Posted on August 4, 2016 by iMFdirect
By John C. Bluedorn and Christian Ebeke
Small businesses could be the lifeblood of Europe’s economy, but their size and high debt are two of the factors holding back the investment recovery in the euro area. The solution partly lies in policies to help firms grow and reduce debt.
Our new study, part of the IMF’s annual economic health check of the euro area, takes a novel bottom-up look at the problem. We analyze the drivers of investment using a large dataset of over six million observations in eight euro area countries, from 2003 to 2013: Austria, Belgium, Germany, France, Finland, Italy, Portugal, and Spain. Continue reading
Filed under: banking, Economic research, euro zone, Europe, Finance, Financial Crisis, IMF, International Monetary Fund, Investment, Public debt | Tagged: Austria, bank financing, banking, Belgium, credit risk, euro area, Europe, Finland, France, Germany, IMF, International Monetary Fund, investment, Italy, leverage, nonperforming loans, Portugal, public debt, small and medium-sized enterprises, Spain | Leave a comment »
Posted on May 5, 2011 by iMFdirect
By David Owen
(Version in Русский)
Medium-term economic growth prospects in the Caucasus and Central Asia region are strong. But, to secure ongoing prosperity, the eight countries of the region—Armenia, Azerbaijan, Georgia, Kazakhstan, the Kyrgyz Republic, Tajikistan, Turkmenistan, and Uzbekistan—will need to look beyond traditional sources of growth.
The challenge for policymakers will be to foster new and more diverse growth drivers, outside mining, oil, and gas.
There are seven policy pillars that can help them do that: Continue reading
Filed under: Economic outlook, Emerging Markets, International Monetary Fund | Tagged: bank financing, business environment, Caucasus and Central Asia, commodity prices, diversify growth, economic growth, foreign investment, global financial crisis, global recovery, governance, inequality, international trade, Regional Economic Outlook: Middle East and Central Asia, regional integration, sustainable growth, trade liberalization, unemployment | 3 Comments »
Posted on October 11, 2009 by iMFdirect
By Masood Ahmed
Middle East oil exporters are squarely facing the worst financial crisis since the Great Depression head on. Despite the sharp drop in oil prices last year, the oil exporters rightly decided to maintain spending by drawing upon reserves amassed during the boom years.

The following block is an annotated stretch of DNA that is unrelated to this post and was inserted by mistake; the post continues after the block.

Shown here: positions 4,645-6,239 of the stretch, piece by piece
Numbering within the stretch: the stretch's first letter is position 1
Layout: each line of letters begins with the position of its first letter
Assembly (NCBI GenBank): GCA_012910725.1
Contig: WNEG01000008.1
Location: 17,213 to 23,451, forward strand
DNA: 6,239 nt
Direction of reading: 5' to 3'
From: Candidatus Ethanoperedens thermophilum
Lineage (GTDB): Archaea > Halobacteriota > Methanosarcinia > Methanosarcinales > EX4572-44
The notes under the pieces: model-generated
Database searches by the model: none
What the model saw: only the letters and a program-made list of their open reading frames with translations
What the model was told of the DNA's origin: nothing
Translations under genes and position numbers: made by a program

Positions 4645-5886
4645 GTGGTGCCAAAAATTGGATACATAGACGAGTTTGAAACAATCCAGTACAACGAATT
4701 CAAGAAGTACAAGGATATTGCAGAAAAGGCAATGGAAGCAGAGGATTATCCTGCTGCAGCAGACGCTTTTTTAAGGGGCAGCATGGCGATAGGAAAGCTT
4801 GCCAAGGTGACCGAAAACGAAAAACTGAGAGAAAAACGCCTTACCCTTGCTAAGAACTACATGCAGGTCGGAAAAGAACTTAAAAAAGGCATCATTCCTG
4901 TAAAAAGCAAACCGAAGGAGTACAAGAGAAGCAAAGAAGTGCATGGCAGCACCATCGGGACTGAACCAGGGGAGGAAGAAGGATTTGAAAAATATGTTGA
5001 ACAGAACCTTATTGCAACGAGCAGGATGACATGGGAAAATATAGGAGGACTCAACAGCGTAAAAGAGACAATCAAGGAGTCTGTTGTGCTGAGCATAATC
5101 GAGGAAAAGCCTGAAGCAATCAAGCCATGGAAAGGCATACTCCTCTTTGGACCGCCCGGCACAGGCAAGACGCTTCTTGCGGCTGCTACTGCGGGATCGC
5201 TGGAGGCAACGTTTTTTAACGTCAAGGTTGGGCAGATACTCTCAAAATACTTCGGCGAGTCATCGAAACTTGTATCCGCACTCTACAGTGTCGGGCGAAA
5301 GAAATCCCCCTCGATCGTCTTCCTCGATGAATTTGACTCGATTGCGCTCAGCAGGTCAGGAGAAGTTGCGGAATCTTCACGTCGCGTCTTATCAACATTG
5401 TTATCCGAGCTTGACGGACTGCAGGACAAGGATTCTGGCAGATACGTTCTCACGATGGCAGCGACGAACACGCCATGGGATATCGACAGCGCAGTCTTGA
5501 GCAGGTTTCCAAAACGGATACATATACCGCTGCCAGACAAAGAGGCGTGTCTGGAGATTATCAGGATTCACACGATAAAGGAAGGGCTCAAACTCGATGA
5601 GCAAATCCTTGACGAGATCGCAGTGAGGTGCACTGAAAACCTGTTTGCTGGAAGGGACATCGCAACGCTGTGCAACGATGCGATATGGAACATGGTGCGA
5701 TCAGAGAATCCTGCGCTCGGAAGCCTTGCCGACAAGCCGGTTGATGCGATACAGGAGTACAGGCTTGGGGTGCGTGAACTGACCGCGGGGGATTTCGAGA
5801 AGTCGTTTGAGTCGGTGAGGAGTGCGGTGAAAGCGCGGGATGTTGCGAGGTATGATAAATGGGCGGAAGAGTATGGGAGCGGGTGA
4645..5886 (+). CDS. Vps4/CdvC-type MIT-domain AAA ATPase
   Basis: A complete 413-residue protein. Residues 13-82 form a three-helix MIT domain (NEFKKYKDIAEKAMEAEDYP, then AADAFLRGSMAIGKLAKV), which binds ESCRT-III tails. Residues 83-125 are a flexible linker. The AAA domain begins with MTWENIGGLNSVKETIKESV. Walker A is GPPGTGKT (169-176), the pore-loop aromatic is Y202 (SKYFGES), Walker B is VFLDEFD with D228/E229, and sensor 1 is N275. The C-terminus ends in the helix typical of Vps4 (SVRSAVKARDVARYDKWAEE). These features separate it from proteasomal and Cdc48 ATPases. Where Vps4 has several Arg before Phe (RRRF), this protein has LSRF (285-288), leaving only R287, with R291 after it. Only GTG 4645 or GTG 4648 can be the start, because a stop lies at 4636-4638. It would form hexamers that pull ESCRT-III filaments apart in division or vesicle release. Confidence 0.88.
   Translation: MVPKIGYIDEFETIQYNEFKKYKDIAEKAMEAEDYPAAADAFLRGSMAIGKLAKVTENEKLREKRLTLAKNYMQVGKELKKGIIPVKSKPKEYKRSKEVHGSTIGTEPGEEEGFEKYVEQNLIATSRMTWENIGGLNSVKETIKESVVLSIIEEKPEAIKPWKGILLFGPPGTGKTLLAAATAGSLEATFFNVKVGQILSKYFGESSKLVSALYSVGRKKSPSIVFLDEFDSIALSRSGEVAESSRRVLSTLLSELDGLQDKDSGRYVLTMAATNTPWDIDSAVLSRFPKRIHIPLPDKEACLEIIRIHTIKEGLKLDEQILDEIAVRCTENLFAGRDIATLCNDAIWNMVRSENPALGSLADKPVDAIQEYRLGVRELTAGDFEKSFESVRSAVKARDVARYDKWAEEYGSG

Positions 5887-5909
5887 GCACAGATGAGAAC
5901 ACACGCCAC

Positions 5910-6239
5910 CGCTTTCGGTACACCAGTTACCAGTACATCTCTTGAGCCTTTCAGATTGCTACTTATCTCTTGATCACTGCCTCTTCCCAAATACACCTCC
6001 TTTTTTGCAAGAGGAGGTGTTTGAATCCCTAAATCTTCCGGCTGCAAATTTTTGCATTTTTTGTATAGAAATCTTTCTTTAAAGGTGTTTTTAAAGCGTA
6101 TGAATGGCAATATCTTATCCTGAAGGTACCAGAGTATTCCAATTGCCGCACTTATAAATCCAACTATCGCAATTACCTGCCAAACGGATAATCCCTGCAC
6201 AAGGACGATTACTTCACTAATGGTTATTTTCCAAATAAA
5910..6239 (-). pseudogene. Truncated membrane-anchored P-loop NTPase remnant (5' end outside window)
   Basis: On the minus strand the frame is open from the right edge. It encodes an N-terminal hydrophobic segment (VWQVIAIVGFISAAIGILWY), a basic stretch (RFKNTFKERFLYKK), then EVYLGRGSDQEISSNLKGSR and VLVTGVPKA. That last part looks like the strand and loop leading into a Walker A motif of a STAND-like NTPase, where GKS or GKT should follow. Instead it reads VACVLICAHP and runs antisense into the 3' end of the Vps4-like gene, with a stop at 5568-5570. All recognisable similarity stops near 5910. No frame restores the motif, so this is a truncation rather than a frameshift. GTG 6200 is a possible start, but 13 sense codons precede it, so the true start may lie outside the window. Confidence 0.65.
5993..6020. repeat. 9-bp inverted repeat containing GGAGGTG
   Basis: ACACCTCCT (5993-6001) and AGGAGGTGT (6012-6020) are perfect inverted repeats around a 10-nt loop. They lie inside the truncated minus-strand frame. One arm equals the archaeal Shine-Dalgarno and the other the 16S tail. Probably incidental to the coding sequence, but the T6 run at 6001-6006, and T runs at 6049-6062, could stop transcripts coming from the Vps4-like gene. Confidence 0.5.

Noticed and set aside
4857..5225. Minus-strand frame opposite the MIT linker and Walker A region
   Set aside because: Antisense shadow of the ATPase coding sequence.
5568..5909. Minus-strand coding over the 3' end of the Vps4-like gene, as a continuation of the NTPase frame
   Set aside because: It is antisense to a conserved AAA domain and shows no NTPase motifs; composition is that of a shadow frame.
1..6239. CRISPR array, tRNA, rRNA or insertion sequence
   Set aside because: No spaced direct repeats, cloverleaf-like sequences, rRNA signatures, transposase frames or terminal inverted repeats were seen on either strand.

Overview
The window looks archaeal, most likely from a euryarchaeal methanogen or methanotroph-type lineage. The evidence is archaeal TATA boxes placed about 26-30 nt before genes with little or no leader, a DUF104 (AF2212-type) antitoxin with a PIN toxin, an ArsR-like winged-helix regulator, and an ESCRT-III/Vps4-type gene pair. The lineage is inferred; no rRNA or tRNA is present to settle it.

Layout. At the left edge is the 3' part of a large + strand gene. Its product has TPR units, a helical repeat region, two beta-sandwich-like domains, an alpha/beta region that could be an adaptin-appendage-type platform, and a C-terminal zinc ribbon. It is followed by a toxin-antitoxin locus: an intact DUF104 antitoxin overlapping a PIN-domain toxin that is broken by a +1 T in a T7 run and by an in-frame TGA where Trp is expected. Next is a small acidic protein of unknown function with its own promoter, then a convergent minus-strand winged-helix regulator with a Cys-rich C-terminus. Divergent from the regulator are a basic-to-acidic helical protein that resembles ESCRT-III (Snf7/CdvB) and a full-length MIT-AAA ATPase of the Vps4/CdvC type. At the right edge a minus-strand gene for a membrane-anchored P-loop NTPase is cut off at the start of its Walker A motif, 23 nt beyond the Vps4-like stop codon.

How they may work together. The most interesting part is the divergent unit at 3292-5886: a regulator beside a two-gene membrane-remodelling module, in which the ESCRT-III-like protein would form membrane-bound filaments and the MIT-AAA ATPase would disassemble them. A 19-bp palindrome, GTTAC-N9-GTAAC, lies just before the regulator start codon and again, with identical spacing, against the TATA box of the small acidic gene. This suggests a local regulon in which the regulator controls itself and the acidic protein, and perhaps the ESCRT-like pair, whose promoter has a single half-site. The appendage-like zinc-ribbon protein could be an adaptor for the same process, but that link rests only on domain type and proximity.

High public spending and exceptional anticrisis financial measures have not only cushioned oil exporters’ own economies but are also contributing to sustaining global demand. They have also helped the interlinked economies of neighboring oil importers.
Facing this boom-bust cycle
Between 2004 and 2008, Middle East oil-exporting countries grew by about 6 percent a year and accumulated $1.3 trillion in foreign assets. With the striking drop in oil prices—from a peak of $147 per barrel in mid-2008 to around $30 per barrel at the beginning of 2009—the countries of the Gulf Cooperation Council (GCC) have been hardest hit. Iraq and Saudi Arabia are expected to see the most pronounced drops in oil GDP growth—8 and 15 percentage points, respectively—this year.
Despite sharp drop in oil prices last year, oil exporters rightly decided to maintain spending by drawing on reserves amassed during boom years (photo: Wathiq Khuzaie/Getty Images)
During the precrisis boom years, banks had lent substantial amounts for real estate and equity purchases and made large profits. With the onset of the crisis, asset values fell sharply and the global deleveraging led to a severe tightening of credit conditions, especially in the GCC. Banks’ balance sheets have come under pressure credit growth has slowed sharply—up to 40 percentage points in Qatar.
Filed under: Economic Crisis | Tagged: Algeria, bank financing, G-20, Iran, Iraq, Libya, oil exporters, Saudi Arabia, Sudan, Yemen | 1 Comment »